Saturday, December 15, 2007

If Every Day Was Just Like Christmas

Every Christmas, I drag out my Elvis Christmas record/tape/CD - depending on the decade - and listen to it over and over and over again. It's the only Christmas record - other than Disco Duck Christmas - my family owned. In fact, in general, my family didn't play records, probably because my dad was always singing and playing his guitar when he was home and my mom enjoyed the quiet when he was gone.

It sounds great - very Mayberry - to have a dad who sings and plays guitar. And it was cool - I love my memories of Dad sitting on the front porch after dark, playing still songs to the stars.

But it's also kinda annoying, especially if you want to have a conversation with the man, or ask him to play with you or any of the other things kids want from parents.

But I love that Elvis record. Absolutely love it.

In the title track, "If Every Day Was Like Christmas," Elvis ponders why we can't be nice and love each other throughout the year. Over the years, I've had different relationships with this question. I use to cry about it and think, "Yeah, it should be like Christmas all year - we should give people gifts and all that!"

Then it just seemed naive and trite.

Now, I'm rethinking it again after reading this Psychology Today article, "Surviving Holiday Hell."

I wrote about it last year, and decided to revisit it to see if there were any ideas for breaking negative traditions and creating new ones. As it turns out, the piece does offer advice about that, noting that when traditions become, essentially, dogmatic, no one enjoys them. They just soullessly go through the ritual - which is why it's a good idea to shake things up, particularly as life stages change.

For instance, if you've had the same Christmas morning ritual since your children were little, and now they're all teens, well, you should reexamine that ritual. It's probably no longer fun.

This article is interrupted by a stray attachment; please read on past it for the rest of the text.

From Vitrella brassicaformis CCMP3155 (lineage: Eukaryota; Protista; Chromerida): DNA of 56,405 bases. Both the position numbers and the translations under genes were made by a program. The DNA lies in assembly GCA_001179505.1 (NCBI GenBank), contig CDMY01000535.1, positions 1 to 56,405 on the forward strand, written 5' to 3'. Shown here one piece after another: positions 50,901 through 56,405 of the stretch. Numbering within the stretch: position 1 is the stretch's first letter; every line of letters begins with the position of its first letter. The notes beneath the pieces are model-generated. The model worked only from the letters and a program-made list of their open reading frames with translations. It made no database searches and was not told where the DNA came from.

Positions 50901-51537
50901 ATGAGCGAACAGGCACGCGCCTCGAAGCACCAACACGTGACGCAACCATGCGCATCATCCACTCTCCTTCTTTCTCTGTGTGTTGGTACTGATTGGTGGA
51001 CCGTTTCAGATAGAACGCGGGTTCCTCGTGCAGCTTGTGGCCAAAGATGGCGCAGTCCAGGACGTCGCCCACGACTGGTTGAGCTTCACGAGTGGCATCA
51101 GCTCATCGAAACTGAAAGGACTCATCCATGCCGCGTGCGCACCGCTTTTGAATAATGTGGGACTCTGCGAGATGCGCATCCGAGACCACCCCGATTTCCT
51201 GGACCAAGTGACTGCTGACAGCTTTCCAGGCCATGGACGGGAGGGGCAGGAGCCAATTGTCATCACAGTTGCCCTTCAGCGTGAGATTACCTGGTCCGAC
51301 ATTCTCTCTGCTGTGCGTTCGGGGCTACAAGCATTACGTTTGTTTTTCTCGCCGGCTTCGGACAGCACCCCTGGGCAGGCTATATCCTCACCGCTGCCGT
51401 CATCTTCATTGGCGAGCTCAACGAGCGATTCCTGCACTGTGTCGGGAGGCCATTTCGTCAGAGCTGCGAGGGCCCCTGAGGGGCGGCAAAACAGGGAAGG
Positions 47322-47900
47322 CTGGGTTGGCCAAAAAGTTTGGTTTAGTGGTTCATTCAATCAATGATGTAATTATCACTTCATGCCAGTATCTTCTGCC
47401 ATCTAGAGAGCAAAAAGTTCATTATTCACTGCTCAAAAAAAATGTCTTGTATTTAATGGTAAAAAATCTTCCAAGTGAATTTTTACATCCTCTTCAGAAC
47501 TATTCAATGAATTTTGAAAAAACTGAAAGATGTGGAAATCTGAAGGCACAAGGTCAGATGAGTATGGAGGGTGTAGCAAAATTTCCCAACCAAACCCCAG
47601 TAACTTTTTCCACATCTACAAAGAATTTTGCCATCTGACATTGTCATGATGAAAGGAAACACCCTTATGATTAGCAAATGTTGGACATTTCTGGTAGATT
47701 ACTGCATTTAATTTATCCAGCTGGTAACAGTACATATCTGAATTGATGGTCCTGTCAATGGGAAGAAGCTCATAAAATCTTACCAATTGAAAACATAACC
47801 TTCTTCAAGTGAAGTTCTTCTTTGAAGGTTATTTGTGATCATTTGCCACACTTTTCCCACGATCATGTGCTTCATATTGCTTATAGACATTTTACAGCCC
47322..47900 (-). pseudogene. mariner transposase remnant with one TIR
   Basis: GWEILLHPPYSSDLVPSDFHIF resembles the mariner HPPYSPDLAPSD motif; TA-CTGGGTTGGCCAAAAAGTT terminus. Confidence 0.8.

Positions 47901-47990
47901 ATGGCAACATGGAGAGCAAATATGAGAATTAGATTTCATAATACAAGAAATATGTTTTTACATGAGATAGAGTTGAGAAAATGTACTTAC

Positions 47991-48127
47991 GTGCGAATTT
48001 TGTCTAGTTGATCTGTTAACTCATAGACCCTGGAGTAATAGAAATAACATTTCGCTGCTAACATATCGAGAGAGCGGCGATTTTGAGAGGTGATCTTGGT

The article closes with this advice from some expert mentioned in the piece:
Better, he says, if we treat the rest of the year as if it were Christmas. And treat Christmas as if it were an ordeal. Cancel the big show. Don't bother smearing pate on the beef. Simply feed and nurture each other. Then no one will be disappointed.

I added the italics, because it really stood out to me as a way to rescue a holiday which, frankly, mostly feels like drudgery.

And I realized that part of the reason Christmas has been hard, too, is because we don't treat ourselves well during the rest of the year and it all comes to a head with the added stress of Christmas. In other words - we just notice at Christmas because all the bad stuff happens at the same time.

An example:
You have a problem saying no - to work, to your mother, to your mother-in-law and to your friends. All year, you're under a low-grade stress because of this, but generally, they don't all come calling at once and you manage. But at Christmas, they all put demands on you. And it's too much so you crack. "Enough!" You yell. "Why is Christmas so miserable?!?"

Well, clearly, if you'd had some boundaries in place and said no to some people all year, you wouldn't be under so much pressure now. Because they'd all know better and be used to your boundaries, plus you'd have a year of practice in for saying no.

You can apply this to just about any problem that 'seems' to be an issue at Christmas: Weight problems and overeating; overspending; poor organizational skills; an inability to delegate; poor household management - all come to a head during the holidays because you've added a deadline - Christmas - and pressed all the pressure points at once.

So: What if, next year, everyday were just like Christmas in that you nurtured yourself and your family - ahead of everyone else? My guess is, by the time Christmas did come around, you'd:
a. Know how to take care of yourself and your family so that
b. You'd be able to give more joyfully and
c. You'd know when to stop giving and start saying no.

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